It’s been six years since PARADIGM-HF results introduced neprilysin inhibition to heart failure treatment with sacubitril/valsartan, thus adding “ARNI” to the HFrEF armamentarium. Just one year ago, DAPA-HF made the case for adding SGLT2 inhibition, a case that was strengthened at ESC 2020 with findings from EMPEROR-Reduced. And that evidence came on top of earlier trials that confirmed the benefit of beta-blockers and mineralocorticoid receptor agonists (MRAs) — all of which suggest it is time to assess the current state of treatment.
Milton Packer, MD, of Baylor Heart and Vascular Institute in Dallas, said that if he was himself diagnosed with HFrEF, he would want his physicians “to initiate therapy with all four [drug] classes within the first four to six weeks after they have made my diagnosis. Now, that means I am recommending concomitant, nearly simultaneous initiation of therapy — not on the same day, but within a reasonably short period of time.” Packer was an investigator of PARADIGM-HF, PARAGON-HF, and EMPEROR-Reduced.
And, Harvard’s Scott Solomon, MD, who has been a principal investigator in most of the trials of sacubitril/valsartan and dapagliflozin, cited a recent analysis of three randomized trials to estimate the potential benefit of treating HFrEF patients with ARNI, MRAs, and SGLT2 inhibitors (SGLT2i). “It would reduce the aggregate risk of cardiovascular death and hospitalization by 62% (53-70%), cardiovascular death risk by 50% (33-63%), and risk for heart failure hospitalization by 68% (57-76%) [ all estimates aggregate risk],” Solomon said at an ESC Symposium on Pharmacologic Treatment of Chronic Heart Failure.
Yet, Solomon noted that according to the U.S.-based CHAMP registry of HF treatments, just 2% of HFrEF patients are treated with SGLT2i and only 14% are on ARNI therapy.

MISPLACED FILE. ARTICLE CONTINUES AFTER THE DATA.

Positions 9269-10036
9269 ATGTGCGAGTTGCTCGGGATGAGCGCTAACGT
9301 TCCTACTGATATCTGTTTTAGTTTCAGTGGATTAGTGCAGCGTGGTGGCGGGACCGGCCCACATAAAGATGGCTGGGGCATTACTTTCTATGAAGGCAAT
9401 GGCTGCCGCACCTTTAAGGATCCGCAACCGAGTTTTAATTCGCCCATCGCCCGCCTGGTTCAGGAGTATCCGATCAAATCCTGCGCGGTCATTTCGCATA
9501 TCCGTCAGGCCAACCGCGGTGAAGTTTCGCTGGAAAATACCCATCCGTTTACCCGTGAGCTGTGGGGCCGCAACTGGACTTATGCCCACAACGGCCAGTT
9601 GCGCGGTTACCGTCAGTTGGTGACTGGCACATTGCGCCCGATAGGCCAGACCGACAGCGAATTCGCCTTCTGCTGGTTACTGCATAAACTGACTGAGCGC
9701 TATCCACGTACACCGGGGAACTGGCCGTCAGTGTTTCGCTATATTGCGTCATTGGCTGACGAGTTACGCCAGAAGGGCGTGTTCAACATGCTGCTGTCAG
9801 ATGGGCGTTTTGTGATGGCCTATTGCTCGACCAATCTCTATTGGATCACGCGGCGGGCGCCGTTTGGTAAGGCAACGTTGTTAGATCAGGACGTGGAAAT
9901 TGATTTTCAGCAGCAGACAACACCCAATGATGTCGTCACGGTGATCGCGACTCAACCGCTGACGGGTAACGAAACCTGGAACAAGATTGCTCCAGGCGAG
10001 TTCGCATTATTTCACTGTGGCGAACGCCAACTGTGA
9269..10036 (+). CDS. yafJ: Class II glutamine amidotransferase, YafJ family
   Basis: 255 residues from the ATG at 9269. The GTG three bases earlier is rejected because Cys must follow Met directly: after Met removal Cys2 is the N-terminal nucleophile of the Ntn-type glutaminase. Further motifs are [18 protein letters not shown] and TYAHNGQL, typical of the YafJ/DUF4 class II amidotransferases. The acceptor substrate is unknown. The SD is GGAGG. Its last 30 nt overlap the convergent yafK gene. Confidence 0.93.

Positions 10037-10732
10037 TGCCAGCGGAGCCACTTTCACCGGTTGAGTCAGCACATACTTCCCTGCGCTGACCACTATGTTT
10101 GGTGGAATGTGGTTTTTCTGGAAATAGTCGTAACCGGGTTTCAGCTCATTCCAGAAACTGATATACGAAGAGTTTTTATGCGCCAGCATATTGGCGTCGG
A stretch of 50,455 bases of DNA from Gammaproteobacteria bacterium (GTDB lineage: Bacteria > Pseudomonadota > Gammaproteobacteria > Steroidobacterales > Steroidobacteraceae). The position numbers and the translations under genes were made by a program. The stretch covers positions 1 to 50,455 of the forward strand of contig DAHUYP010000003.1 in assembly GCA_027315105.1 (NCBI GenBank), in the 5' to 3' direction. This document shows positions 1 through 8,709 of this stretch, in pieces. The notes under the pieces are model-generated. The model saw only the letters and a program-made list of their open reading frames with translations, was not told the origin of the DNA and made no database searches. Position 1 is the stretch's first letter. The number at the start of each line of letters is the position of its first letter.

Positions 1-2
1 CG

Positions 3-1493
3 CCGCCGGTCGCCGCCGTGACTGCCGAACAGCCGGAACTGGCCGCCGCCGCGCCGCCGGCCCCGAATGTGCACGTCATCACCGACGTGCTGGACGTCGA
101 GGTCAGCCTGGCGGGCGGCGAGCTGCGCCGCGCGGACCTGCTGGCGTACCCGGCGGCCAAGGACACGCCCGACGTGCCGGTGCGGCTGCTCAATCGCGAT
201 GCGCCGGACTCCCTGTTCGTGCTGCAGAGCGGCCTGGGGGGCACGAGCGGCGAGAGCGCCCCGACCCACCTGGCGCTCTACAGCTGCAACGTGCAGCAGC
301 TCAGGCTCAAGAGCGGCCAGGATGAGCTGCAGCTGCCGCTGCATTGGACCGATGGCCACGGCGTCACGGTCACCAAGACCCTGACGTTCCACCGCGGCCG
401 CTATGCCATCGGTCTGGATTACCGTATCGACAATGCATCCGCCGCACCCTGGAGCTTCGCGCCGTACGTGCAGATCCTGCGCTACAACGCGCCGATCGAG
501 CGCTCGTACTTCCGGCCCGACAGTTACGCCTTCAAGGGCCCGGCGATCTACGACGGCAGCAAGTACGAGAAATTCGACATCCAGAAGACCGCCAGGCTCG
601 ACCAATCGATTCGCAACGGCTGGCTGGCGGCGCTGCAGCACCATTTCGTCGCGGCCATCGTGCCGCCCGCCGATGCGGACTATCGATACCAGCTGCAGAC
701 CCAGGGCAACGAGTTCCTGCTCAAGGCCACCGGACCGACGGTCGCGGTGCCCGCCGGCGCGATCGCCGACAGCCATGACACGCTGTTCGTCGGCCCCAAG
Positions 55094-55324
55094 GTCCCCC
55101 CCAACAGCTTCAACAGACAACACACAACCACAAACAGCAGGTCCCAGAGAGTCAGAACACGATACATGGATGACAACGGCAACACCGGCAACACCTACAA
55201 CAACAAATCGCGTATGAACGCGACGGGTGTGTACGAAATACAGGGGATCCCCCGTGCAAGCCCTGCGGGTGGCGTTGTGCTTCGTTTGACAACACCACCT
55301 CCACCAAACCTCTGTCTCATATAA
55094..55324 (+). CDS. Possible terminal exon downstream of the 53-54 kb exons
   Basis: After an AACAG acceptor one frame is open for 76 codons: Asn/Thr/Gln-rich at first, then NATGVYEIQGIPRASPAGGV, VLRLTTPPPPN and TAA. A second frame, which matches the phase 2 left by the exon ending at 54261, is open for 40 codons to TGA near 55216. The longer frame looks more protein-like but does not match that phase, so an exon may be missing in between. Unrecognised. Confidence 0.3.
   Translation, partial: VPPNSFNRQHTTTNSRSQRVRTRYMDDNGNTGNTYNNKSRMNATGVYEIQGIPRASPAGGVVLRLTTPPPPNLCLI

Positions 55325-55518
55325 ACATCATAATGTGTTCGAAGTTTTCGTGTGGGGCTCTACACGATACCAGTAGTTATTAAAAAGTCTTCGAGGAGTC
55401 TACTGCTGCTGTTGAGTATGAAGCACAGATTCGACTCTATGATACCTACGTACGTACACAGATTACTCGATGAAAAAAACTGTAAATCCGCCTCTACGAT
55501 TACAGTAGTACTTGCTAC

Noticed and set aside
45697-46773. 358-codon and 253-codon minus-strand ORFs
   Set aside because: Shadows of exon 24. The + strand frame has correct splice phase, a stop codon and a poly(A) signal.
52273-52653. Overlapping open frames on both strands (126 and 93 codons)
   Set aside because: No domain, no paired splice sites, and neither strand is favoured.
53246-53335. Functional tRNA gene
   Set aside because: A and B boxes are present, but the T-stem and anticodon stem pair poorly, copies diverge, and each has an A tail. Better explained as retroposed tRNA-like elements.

Another symposium speaker, Carolyn S. P. Lam, MBBS, PhD, of the National Heart Center and Duke-National University of Singapore, suggested that even with an abundance of effective treatments and regardless of an anemic uptake rate for those existing therapies, there is still an unmet need.
“Do we need new drugs on the horizon? Well, the answer is certainly, ’Yes’, and that’s because in heart failure with reduced ejection fraction, although we’ve done very well in having new therapies that can improve outcomes in the syndrome, there is still a significant residual risk, despite all our new therapies,” she said.
She noted that “with each new trial, the risk is getting lower and lower. But even with the newest of the trials — DAPA-HF — there was an almost 10% risk of cardiovascular death in the treated arm at the follow-up of about 18 months. Now, this risk is even more pronounced in patients who’ve had a recent heart failure hospitalization.”
Likewise, in PARADIGM-HF, there was an increased risk of death among patients who were hospitalized.
In the search for new drugs, Lam said soluble guanylate cyclase (sGC) stimulators are particularly attractive because they “stimulate the production of cyclic GMP, which then in the myocardium is very important to prevent myocardial stiffening to prevent ventricular remodeling, and even in the vasculature to reduce vascular stiffening.”
Lam was an investigator of the VICTORIA trial, which assessed the novel sGC stimulator vericiguat in patients with HFrEF.